Thursday, October 7, 2004

Saddam Hussein used a U.N. humanitarian program to pay $1.78 billion to French government officials, businessmen and journalists in a bid to have sanctions removed and U.S. policies opposed, according to a CIA report made public yesterday.

The cash was part of $10.9 billion secretly skimmed from the U.N. oil-for-food program, which was used by Iraq to buy military goods, according to a 1,000-page report by the CIA-led Iraqi Survey Group.

According to a section of the report on Iraqi weapons procurement, the survey group identified long-standing ties between Saddam and the French government. One 1992 Iraqi intelligence service report revealed that Iraq’s ambassador to France paid $1 million to the French Socialist Party in 1988.

The CIA report stated that the Iraqi ambassador was instructed to “utilize [the $1 million] to remind French Defense Minister Pierre Joxe indirectly about Iraq’s previous positions toward France, in general, and the French Socialist party, in particular.”

In the late 1990s, Iraq also used an oil-purchasing voucher system through the U.N. oil-for-food program, which began in 1996 and ended in 2003, to influence the French to oppose U.S. initiatives at the United Nations and to work to lift sanctions, the report stated.

The Iraqi Intelligence Service paid off French nationals by dispensing vouchers that allowed the holders to make hundreds of thousands of dollars in commissions by selling them to oil buyers.

The payoffs help explain why the French government, along with Russia and China, opposed U.S. efforts in the United Nations in the months leading up to the March 2003 invasion, U.S. officials said.

Iraqi intelligence agents also targeted French President Jacques Chirac, by giving gifts to a spokesman, two of his aides and two French businessmen, the report said.

One Iraqi intelligence report stated that a French politician assured Saddam in a letter that France would use its veto in the U.N. Security Council against any U.S. effort to attack Iraq.

Iraqi intelligence documents recovered in Iraq showed that the French citizens linked to the influence operation were “ministers and politicians, journalists and business people.”

“These influential individuals often had little prior connection to the oil industry and generally engaged European oil companies to lift the oil, but were still in a position to extract a substantial profit for themselves,” the report said.

Former Iraqi Deputy Prime Minister Tariq Aziz told the Survey Group that he personally awarded several Frenchmen “substantial” oil allotments.

“According to Aziz, both parties understood that resale of the oil was to be reciprocated through efforts to lift U.N. sanctions or through opposition to American initiatives within the Security Council,” the report said.

The report named former French Interior Minister Charles Pascua as getting a voucher for 11 million barrels of oil, and Patrick Maugein, who received a voucher for 13 million barrels of oil. The report said Mr. Maugein, the chief executive officer of the SOCO oil company, was a “conduit” to Mr. Chirac.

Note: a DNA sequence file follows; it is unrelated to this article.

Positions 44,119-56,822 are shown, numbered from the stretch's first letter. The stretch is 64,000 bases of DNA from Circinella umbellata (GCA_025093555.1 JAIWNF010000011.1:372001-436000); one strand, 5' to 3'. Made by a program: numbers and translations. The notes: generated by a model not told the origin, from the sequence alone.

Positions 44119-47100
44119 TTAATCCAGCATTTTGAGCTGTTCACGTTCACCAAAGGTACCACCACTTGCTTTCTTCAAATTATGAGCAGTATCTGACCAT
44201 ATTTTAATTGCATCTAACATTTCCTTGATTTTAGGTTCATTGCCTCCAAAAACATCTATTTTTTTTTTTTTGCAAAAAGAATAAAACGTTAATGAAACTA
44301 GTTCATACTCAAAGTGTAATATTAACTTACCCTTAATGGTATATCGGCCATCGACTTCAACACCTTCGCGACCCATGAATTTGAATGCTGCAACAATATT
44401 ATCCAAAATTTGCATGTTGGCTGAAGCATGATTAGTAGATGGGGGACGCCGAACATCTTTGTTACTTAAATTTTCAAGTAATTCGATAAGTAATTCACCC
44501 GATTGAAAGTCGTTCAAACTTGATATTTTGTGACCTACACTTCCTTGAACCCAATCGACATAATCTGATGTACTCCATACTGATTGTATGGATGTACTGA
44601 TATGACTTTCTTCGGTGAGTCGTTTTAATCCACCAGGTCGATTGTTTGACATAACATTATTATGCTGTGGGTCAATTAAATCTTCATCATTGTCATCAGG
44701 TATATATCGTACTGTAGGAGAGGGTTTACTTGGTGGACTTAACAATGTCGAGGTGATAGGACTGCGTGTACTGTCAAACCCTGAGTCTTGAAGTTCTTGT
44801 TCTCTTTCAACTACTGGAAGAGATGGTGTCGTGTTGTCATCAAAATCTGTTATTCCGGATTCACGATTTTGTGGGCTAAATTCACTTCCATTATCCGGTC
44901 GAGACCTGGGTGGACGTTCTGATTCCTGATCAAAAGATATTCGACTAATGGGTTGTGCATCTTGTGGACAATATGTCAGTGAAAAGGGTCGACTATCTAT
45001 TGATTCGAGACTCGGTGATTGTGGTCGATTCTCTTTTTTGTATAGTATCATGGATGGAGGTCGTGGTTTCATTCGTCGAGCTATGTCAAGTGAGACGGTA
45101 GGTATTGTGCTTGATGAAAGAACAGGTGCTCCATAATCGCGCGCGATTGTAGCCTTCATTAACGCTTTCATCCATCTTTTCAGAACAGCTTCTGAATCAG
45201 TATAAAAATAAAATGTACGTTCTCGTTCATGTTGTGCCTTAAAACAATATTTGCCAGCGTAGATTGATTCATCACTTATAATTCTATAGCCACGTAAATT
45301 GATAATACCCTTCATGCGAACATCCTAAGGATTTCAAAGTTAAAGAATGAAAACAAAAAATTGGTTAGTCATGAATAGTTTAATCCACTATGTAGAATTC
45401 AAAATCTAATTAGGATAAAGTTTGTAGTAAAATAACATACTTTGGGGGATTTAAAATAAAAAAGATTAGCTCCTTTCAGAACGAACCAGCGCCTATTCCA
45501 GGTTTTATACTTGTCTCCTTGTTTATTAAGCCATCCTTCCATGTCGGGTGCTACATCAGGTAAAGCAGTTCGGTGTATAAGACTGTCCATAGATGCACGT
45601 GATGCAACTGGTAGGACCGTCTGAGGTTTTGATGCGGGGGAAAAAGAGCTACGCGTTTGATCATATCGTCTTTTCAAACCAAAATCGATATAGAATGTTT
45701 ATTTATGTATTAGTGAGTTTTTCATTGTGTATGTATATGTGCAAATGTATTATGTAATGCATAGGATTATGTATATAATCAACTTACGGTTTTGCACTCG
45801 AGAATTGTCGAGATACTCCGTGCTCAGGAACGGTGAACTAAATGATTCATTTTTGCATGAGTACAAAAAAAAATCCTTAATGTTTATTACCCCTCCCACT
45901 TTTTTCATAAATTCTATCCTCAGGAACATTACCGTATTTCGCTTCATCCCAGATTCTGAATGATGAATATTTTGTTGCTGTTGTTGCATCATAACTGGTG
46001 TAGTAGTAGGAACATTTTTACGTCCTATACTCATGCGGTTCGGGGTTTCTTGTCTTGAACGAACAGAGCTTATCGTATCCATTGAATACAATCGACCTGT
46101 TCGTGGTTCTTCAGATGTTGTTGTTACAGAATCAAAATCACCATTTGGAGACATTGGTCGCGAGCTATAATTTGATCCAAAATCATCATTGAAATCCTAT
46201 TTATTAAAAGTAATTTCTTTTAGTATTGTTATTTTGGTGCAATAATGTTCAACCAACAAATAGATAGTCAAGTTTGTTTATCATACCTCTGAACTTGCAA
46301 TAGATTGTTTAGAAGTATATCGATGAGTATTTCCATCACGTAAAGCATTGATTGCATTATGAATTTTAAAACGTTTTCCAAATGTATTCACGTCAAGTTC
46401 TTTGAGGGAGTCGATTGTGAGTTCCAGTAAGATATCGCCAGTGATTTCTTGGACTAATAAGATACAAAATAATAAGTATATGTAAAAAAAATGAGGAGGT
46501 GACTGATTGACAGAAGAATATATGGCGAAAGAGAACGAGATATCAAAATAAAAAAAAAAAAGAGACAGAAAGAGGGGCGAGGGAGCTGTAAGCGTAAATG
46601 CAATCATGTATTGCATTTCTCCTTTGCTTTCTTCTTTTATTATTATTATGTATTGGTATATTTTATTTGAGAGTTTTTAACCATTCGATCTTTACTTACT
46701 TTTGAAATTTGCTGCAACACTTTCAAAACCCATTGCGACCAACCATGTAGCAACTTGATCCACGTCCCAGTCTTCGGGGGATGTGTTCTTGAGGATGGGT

Michel Grimard, the founder of the French-Iraqi Export Club, received a voucher for 5.5 million barrels, and the Iraqi-French Friendship Society received vouchers for more than 10 million barrels.

French oil companies Total and SOCAP were granted vouchers for 105 million and 93 million barrels of oil, respectively.

The report stated that Iraq covertly purchased missiles and other military goods from Russia, Belarus, China, North Korea and South Korea.

According to the report, illegal goods used in making weapons of mass destruction were sold to Iraq by companies in Jordan, India, France, Italy, Romania and Turkey.

Conventional arms also were sold to Iraq by China, Jordan, India, South Korea, Bulgaria, Ukraine, Cyprus, Egypt, Lebanon, Georgia, France, Poland, Syria, Belarus, North Korea, Yugoslavia, Yemen, Russia, Romania and the Republic of China (Taiwan).

The report said Saddam’s regime obtained $1.5 billion from U.N. humanitarian contract kickbacks and $228.5 million in surcharges on U.N.-approved oil sales.

Other oil smuggling provided the regime with $8 billion in cash outside of U.N.-approved oil sales, the CIA report reveals.

Charles Duelfer, the director of the CIA survey group, told a congressional hearing yesterday that a “sizable portion” of Saddam’s cash obtained from the oil-for-food program were diverted to the military, specifically the government-run Military Industrial Commission.

“The funding for this organization, which had responsibility for many of the past [weapons of mass destruction] programs, went from approximately $7.8 million in 1998 to $350 million in 2001,” Mr. Duelfer told the Senate Armed Services Committee.

Mr. Duelfer said that during the period from 1998 to 2001, “many military programs were carried out — including many involving the willing export to Iraq of military items prohibited by the Security Council.”

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